Blacktown City Guardian - 24th January 2003
When you've seen as many motor vehicle accidents as Ambulance Officer Graham Symes, you begin to realise just how bad the situation is on our roads when it comes to young drivers.
The amount of accidents and deaths he saw weekly prompted Symes to set up an innovative program aimed at rehabilitating young drivers.
He founded the Traffic Offenders Program (TOP) in 1992, and funded it himself for six years before David Bamford from Blacktown City Rotary Club came on board as Honorary Chairman and provided financial assistance through fundraising.
Since then rising costs have threatened the future of the successful program, but now Blacktown RSL has thrown it a lifeline by giving TOP a $20,000 grant.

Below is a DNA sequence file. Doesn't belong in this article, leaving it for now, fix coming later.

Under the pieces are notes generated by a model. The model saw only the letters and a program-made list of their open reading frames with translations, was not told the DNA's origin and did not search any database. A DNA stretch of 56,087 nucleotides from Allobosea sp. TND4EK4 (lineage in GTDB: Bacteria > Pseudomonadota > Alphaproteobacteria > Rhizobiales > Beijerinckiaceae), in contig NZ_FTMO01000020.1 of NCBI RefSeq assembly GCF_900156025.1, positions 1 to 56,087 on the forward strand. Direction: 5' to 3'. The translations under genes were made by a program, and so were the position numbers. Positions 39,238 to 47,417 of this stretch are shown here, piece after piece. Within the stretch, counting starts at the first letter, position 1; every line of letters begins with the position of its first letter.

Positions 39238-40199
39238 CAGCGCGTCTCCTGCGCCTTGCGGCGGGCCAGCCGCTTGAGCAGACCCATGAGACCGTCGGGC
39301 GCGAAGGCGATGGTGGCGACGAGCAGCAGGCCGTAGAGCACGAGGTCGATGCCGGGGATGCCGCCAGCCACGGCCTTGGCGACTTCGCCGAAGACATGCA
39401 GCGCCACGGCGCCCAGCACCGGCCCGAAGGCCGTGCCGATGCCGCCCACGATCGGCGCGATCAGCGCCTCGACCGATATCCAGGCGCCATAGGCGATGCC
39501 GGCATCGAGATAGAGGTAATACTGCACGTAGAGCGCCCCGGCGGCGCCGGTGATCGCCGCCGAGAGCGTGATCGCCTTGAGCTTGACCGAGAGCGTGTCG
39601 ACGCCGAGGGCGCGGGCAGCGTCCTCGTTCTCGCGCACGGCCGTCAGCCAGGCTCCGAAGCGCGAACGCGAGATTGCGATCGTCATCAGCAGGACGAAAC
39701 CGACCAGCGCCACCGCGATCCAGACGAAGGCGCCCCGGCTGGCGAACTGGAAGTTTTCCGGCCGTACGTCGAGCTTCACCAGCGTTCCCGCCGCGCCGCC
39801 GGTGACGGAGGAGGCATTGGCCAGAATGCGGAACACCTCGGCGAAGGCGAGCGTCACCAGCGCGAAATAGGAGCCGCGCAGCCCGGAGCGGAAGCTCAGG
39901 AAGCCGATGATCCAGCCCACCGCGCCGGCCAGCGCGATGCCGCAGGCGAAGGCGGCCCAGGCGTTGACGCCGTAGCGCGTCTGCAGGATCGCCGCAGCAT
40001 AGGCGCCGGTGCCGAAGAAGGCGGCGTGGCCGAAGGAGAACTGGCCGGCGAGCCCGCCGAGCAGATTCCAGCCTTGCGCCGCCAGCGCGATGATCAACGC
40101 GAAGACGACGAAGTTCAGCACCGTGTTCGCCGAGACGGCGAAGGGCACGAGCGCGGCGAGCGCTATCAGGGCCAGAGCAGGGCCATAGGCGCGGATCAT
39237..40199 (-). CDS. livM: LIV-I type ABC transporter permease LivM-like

The program involves offending drivers going through a lengthy series of lectures from members of the police force, paramedics, RTA representatives and Spinal Cord injury specialists.
"The initial reason people come to the program is to get a lighter sentence, and I don't mind that, but after a few weeks they begin to really get into it and start to understand what can happen on the roads," says Symes.
Symes believes that young drivers hit the roads today with a lack of education on its dangers, and says a review of the licensing procedure is required.
"A program like this should be compulsory before drivers are given their licence, in fact in many overseas countries it is.
"Kids are often uneducated, they go onto the road thinking a 0.02 Blood Alcohol Limit means they can still have one or two drinks, when in reality that limit is there for medical purposes."
Referrals to the program are made form magistrates from 47 courts across western Sydney, and are on a range of offences including drink driving and speeding, as well as unregistered and unlicensed driving.